The right of self-representation is not, however, contingent on the complexity of the action or how well a defendant represents himself. While defendant is obviously an intelligent person not suffering from any mental defect that would prevent him from representing himself or assisting in his own defense, defendant lacks the professional experience and the judgment that comes with that experience to effectively represent himself. The Court is mindful, however, that “the competence that is required of a defendant seeking to waive his right to counsel is the competence to waive the right, not the competence to represent himself.” Godinez v. Moran, 509 U.S. 389, 399 (1993). Where a defendant is not suffering from a mental illness that impairs his ability to conduct trial proceedings, his “ability to represent himself has no bearing upon his competence to choose self-representation.” Id. at 400. By exercising his right to represent himself, defendant foregoes the ability to later assert in a Section 2255 action that he was not afforded effective assistance of counsel as it is he who is providing his own counsel, effective or not.

         The Court points out defendant's struggles at this early stage not to be critical of either his performance or his choice to represent himself, but to remind him that he may assert his right to counsel at any time if he believes the task he has taken on is too complex. See United States v. Roof, 225 F.Supp.3d 394, 400 (D.S.C. 2016). While defendant clearly grasps fundamental legal concepts such as the protections afforded by the United States Constitution, he has difficulty applying those concepts to the facts of his case. Defendant is reminded that that even lawyers who find themselves as defendants in criminal cases most always elect representation by counsel, because attorneys recognize that it is hard for anyone - even an attorney -- to effectively represent themselves as they are too close to their own positions to see the other side. As in football, if you can't read the offense before the ball is snapped, you can put up an effective defense.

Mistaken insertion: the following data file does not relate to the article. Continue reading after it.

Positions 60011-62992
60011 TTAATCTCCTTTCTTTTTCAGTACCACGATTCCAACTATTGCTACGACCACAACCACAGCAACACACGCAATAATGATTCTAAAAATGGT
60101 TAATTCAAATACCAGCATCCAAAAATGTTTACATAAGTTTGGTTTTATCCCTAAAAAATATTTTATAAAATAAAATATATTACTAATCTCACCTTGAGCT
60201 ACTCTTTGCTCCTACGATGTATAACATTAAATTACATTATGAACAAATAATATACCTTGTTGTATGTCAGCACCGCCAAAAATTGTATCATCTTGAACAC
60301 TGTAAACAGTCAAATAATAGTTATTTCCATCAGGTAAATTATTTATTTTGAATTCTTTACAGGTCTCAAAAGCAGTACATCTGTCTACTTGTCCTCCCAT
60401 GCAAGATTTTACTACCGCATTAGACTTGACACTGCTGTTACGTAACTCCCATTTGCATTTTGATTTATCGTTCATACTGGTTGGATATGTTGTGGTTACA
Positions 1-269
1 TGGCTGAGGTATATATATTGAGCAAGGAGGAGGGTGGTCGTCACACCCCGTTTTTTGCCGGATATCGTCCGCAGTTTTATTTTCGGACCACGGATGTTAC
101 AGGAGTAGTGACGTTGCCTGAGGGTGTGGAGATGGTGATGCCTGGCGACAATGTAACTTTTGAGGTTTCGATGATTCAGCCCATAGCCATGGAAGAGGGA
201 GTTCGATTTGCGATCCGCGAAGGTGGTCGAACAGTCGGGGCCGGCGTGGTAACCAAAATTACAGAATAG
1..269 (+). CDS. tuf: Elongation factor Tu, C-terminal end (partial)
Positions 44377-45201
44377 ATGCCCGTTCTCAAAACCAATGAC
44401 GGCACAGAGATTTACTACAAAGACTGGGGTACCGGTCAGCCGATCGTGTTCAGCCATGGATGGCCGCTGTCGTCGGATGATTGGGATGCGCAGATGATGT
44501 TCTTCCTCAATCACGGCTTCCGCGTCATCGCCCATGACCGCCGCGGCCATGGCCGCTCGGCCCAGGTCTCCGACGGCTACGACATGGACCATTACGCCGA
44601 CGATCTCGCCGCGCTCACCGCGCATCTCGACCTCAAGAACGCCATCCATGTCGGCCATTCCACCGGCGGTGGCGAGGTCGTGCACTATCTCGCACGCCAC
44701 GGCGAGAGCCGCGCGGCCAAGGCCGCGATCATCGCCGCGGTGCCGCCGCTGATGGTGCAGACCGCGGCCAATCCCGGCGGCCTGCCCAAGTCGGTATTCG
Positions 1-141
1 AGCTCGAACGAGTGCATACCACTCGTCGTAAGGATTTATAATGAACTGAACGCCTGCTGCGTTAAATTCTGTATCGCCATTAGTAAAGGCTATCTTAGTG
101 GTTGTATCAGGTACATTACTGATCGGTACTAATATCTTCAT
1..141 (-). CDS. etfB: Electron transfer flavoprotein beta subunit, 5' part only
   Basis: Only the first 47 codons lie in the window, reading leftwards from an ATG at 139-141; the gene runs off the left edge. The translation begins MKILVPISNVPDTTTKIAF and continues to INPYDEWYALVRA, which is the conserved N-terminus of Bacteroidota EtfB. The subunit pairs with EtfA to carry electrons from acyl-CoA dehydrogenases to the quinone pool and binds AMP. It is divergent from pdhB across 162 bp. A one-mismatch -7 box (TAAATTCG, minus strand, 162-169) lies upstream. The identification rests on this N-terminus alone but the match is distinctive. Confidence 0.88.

Defendant need only look to the nightly national news to see high-profile lawyers being prosecuted in federal court, all of whom have counsel. Every defendant, regardless of their wealth or position in society, deserves the same effective assistance of counsel when faced with serious criminal charges. Gideon v. Wainwright 372 U.S. 335 (1963). Stand-by counsel drawn by defendant is a well-qualified trial lawyer and the Court is confident in his ability to assist defendant in this matter if defendant so elects.

         ORDER

         IT IS, THEREFORE, ORDERED that defendant's pro se ...